g) MAKE ENCOURAGING SOUNDS helping the client  to  continue with  his narration. Saying "Hmm, hmm", or "I see" or  "Yes" is enough to carry on the conversation. Smiling at the right time is an indicator that you have understood and accepted.
h) OBSERVE the client's non-verbal behaviour. If there are discrepancies between what he says and what he expresses, he has still not opened out with his real problem.
i) ALLOW SILENCES. When the client feels overwhelmed by his emotions or when he has said something critical he is likely to become silent for sometime. Silence may mean that the client is feeling sad, guilty, scared etc. Silence is not an inactive stage. The client is thinking something important and is communicating non-verbally. Do gentle probing only when the silence becomes too long.  If silences are handled well they make communication more effective, and create warmth between Cr-Ce.
j) Use appropriate QUESTIONS, CLARIFICATIONS and SUMMARIZING to understand what is being said clearly.

Be Aware of the Following:

Feet - do  not shuffle, walk  meaninglessly,  shift  from one to another, rock to and fro, rise on your toes. Feet are the most difficult to control in body language, and they give away the true feelings of the person. Avoid crossing your legs if possible.
Lies - verbal lies are easy, but body does not lie usually. You can catch a fleeting truthful expression on the face before the person covers it up. People telling lies usually have stiff and controlled postures, and minimum arm movements.
Dressing - plays an important part in what impression you are giving others. They form judgments based on your height, complexion, suitability of your dress to the occasion. Shoes/chappals are one way of making out a person's nature.
Check out your tone when using key words- e.g. “Yes” “yesss” “ye-e- es”

Gestures and their Importance:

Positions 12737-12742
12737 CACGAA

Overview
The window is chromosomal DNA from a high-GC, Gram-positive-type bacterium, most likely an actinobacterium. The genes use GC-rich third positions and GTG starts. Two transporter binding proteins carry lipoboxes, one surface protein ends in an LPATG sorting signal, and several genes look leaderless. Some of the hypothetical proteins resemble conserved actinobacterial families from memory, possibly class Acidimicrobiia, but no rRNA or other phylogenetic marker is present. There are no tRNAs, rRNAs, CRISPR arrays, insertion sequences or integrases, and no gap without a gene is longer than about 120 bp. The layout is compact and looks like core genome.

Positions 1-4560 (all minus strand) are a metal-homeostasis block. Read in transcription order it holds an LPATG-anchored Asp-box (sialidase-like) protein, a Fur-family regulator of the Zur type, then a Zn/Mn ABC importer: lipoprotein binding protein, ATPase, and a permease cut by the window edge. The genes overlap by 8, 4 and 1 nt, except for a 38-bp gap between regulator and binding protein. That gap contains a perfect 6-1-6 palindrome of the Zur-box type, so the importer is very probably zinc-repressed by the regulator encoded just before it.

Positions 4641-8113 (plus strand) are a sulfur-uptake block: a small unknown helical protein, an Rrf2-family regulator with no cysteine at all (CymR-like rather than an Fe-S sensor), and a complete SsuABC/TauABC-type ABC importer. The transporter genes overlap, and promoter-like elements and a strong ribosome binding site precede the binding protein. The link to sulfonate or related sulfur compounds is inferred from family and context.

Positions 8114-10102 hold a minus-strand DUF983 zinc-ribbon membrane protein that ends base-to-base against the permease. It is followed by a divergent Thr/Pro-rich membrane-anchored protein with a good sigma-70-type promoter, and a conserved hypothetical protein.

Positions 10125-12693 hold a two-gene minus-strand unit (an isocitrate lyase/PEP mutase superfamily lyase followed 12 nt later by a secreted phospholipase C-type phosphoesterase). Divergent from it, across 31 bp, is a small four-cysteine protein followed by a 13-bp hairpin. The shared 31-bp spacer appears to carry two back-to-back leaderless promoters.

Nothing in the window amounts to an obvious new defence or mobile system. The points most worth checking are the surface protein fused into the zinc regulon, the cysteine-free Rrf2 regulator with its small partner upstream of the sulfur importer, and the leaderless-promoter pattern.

Most of the time we use gestures without even being aware of them. Study your own gestures and those of others:

Limply held hands convey a sense of dejection, of negativity, or lack of vitality. Hiding the thumbs is a sign of withdrawal.  The thumb held rigidly close to the palm betrays someone who is over-controlled. Perspiring of the hands is an indication of fear or discomfort. Arms and hands held close to the body are a sign of introverted nature or defensive attitude. Jerky or rigid hand or arm movements are invariably a sign of tension and anxiety. So is fiddling.

Confidence and self assurance is conveyed by easy, flowing, controlled movements. Each gesture is like a word in a language.  In order to understand completely, one must structure the gestures into sentences that express complete thoughts. The way you enter or get up to talk makes the important first impression.  First impressions are made within seconds, confirmed within minutes, and last for a long time. Always maintain eye contact -- many emotions are expressed by eyes, and the other person feels a bond of attachment.  Do not stare, and do not have shifty eyes. Have an open posture, giving a feeling of welcome to the other person. Smiling faces are always more attractive than glum or frowning faces.

About the author